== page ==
I believe the answers can be found in the history of ancient human interactions with "advanced beings" and in its re-writing to serve the interests of a few. A psychological look at the historical record gives a plausible explanation for the current split in human consciousness between natural and supernatural thinking.
What Are Advanced Beings?
I use the term "advanced beings" or AB's to refer to all entities perceived by humans to be superior to themselves. It encompasses the ancient gods, their angels and devils, and also modern ET's. It includes gods who walked with Biblical heroes or took them into the heavens, and the invisible "voices" who spoke to Moses, Mohamed, Joseph Smith, and others. The term also refers to ethereal beings like those known as Seth and Pleiadians, and other messengers channeled by humans. It applies to spirit guides, ascended masters, and fields of consciousness tapped by people like Tesla, Steiner, Cayce, and Einstein.
All these AB's (past and present) can fit into a natural model of a conscious universe. Yet, some have been labeled, by one religion or another, as divine beings who require human worship. Since the attribution of supernatural or divine godship cannot be tested, it requires blind faith, acceding one's power to a priest, minister, rabbi, imam, or guru's interpretation of the reputed god's message. These intermediaries gain a psychological advantage over believers.
Humans can no longer recall the beings from the heavens (skies) described in the Bible, the Hindu Vedas, Greek myths, and traditional legends. Most academics now interpret them as fanciful figments of primitive human consciousness. Scientists with materialist and Earth-bound paradigms assert such beings could not exist in the past or present. The religious hold the dubious assumption that while other people's gods must be imaginary, the unseen god they worship is real. The evidence in this book leads to the opposite conclusions: AB's described in early history likely represent an external reality and the gods now worshiped derive primarily from within the human mind.
The book Gods, Genes, and Consciousness reviews the historical and current evidence for tangible AB interventions in human history. Its chronological perspective and generic rational analysis demystify early myths, so-called sacred writings, and modern "paranormal" communications. It allows comparison of ancient descriptions of AB encounters in legends and religious texts with modern reports of interactions between humans and nonhumans or other dimensions.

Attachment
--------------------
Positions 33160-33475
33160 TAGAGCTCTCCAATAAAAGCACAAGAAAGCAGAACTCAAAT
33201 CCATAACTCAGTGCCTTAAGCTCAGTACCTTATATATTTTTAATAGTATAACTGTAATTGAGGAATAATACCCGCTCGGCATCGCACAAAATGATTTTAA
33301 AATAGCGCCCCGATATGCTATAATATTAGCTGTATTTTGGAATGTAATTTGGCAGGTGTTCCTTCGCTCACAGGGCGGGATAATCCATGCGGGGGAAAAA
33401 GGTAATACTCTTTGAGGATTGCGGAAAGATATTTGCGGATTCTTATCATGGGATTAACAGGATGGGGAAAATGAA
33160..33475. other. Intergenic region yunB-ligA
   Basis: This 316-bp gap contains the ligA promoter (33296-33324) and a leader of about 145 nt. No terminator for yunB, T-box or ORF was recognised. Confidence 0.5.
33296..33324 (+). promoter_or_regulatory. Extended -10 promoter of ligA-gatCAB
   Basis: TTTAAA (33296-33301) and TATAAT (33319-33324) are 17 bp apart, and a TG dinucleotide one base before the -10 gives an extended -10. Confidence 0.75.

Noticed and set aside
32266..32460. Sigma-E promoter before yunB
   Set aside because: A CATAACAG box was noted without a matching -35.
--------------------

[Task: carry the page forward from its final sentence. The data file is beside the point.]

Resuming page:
What Is the Evidence?
The book summarizes how religion, metaphysics, and traditional stories treat AB's. It compares these perspectives with scientific studies of nonhuman consciousness and other dimensions. Juxtaposing studies of the fossil record, DNA family trees, archaeological anomalies, the history of science and technology, cultural institutions, and the development of alphabets and world languages reveals considerable congruence with the AB-intervention hypothesis.
A new look at prehistory suggests early Genus Homo followed a natural evolutionary path with no inclination to worship unseen gods. Widespread evidence points to AB's with advanced technologies intervening decisively in human development in Africa, and Sumeria and Egypt (the Cradle of Western Civilization). An interdisciplinary analysis shows the AB-intervention hypothesis offers a plausible explanation for the presently documented, punctuated fossil and phylogenetic records of Homo sapiens physical development.
A re-analysis of extant texts indicates a symbiotic interaction between early humans and AB colonists on Earth could have resulted in emotional dependence conducive to cults (2,000 to 4,000 years ago). Dominance by AB's could have led to the inferiority complex found in concepts like the "fall of humankind". Twentieth-century reactions of traditional peoples to European colonization, sometimes known as "cargo cults", provide an apt analogy for this complex.